Watching: just started Outlander on Netflix. It’s making me want to go back and reread the book!

    On books for Abram: After thinking long and hard and scanning my sons’ shelves, here’s a list of suggestions (some of which may be obvious, or either too young or slightly too old for him):
    The Magic Tree House series
    Flat Stanley series
    Horrible Harry series
    All Roald Dahl books
    E.B. White’s books
    Judy Blume’s Fudge books
    HARRY POTTER!!!
    Measle and the Wrathmonk series (Ian Ogilvy)
    Betty G. Birney’s Humphrey the Hamster series
    John Kloepfer’s Zombie Chasers series
    Zombiekins, Kevin Bolger
    Jennifer A. Nielsen’s The False Prince trilogy
    Diary of a Wimpy Kid
    Captain Underpants
    Timmy Failure series by Stephan Pastis
    Doctor Proctor’s Fart Powder series by Jo Nesbo
    The Creature From My Closet series by Obert Skye
    How to Eat Fried Worms, Thomas Rockwell
    David Walliams books (not a series, but several of them)
    The City of Ember series, Jeanne DuPrau
    The Mysterious Benedict Society series, Trenton Lee Stewart
    Peter and the Starcatchers series, Barry/Pearson
    Percy Jackson and the Olympians series, Rick Riordan
    Ranger’s Apprentice series, John Flanagan
    Silverwing/Sunwing/Firewing, Kenneth Oppel
    Gregor the Overlander, Suzanne Collins
    An Unfortunate Series of Events, Lemony Snicket
    (If I think of more, I’ll add another comment later…)

    Comics:
    Big Nate series
    Calvin and Hobbes
    Peanuts

    My older son was a voracious reader, but it’s not been that easy to keep my younger one reading. At 12, he loves reading non-fiction and comics (right now he’s into military history and The Far Side), but I SO want him to still be reading fiction (because I think stories are important, and studies have shown that they cultivate empathy) and the only way I’ve found to keep him “reading” fiction is either by bribing him (which I confess to having done!) or by me continuing to read aloud to him (which we are both happy to continue). I know you hate reading aloud though …

    Lastly, I do have to say I envy you — I SO WISH I could get to the place you are, with the whole NOT caring what others think of you! I’ve had *quite* the month, and I could use a bit of that …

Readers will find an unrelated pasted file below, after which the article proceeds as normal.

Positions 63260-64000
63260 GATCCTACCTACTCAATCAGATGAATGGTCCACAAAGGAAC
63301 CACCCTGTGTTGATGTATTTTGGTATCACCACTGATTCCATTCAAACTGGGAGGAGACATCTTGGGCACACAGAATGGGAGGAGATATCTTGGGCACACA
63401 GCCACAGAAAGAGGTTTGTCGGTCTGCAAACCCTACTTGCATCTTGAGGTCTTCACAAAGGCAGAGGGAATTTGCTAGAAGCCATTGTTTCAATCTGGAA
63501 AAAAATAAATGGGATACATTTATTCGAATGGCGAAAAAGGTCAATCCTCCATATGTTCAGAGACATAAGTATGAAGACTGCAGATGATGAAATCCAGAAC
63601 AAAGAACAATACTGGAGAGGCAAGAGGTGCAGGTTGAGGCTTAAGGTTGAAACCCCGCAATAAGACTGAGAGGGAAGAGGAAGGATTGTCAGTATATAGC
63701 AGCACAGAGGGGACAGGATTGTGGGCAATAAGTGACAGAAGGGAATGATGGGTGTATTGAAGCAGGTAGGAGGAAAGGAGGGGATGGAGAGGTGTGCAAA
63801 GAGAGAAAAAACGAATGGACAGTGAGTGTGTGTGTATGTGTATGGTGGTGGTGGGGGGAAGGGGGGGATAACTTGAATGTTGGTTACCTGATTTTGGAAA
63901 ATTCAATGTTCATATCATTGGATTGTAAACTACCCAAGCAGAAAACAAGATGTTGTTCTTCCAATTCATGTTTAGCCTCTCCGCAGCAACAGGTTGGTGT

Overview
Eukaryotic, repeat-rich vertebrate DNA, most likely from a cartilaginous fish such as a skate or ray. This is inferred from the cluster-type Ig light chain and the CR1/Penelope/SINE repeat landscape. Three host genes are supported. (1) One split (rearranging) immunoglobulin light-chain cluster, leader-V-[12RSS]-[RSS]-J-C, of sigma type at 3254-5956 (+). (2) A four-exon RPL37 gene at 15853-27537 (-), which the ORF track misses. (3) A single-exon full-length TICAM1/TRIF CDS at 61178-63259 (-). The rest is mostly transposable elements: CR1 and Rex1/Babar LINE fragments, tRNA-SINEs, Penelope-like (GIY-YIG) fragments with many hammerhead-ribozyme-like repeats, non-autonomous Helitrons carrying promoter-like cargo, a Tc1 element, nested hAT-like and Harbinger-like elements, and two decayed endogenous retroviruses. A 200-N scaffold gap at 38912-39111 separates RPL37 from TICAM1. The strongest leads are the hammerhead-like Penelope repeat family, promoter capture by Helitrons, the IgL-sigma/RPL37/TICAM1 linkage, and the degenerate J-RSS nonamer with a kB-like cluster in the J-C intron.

• What do you think of Outlander? Jesse was 100% positive it was all about sex and torture because every time he walked through the room while I was watching it, one of those two things was happening. I liked it better than the books, but I feel like I’m the only person who thought the books were a slog.

      As for Salt, it’s slow moving for me. Hoping for some time to focus.

      Speaking of books, THANK YOU SO MUCH for all the recommnendations. Big Nate has been a staple (I enjoy him as much as Abram – maybe even more) but there are a few others that I either haven’t heard of or have heard of but haven’t pulled the trigger on yet.

      You’re MOVING on all your knitting. Want to see some pictures!

      • I’ve got mixed feelings about Outlander. I wish the sex and torture weren’t there in such a graphic way; in fact, I told my husband after the first episode that if they were ALL going to be like that I’d have to stop watching. I’m a sucker for period pieces though, so unless they get really bad, I’ll keep going with the series. I read the first few books about 25 years ago, alongside my MIL, and thinking back on them now, I’m pretty sure that I too found them to be a bit of a slog. IIRC the concept (the going back in time), as well as the history, were the things I enjoyed about the novels; the execution did leave something to be desired. If they were great all around I probably would have continued reading them as they came out, but I only ever read the first two or three in the series.

        I really should get a knitting post up…

        • I feel like we’re in complete agreement on both the show and the books. The second season of the show isn’t quite as graphic, in my opinion. (Though I don’t know if I liked it enough to watch the third.) Also you are *way* hipper than me with the acronyms. I had to google IIRC. 🙂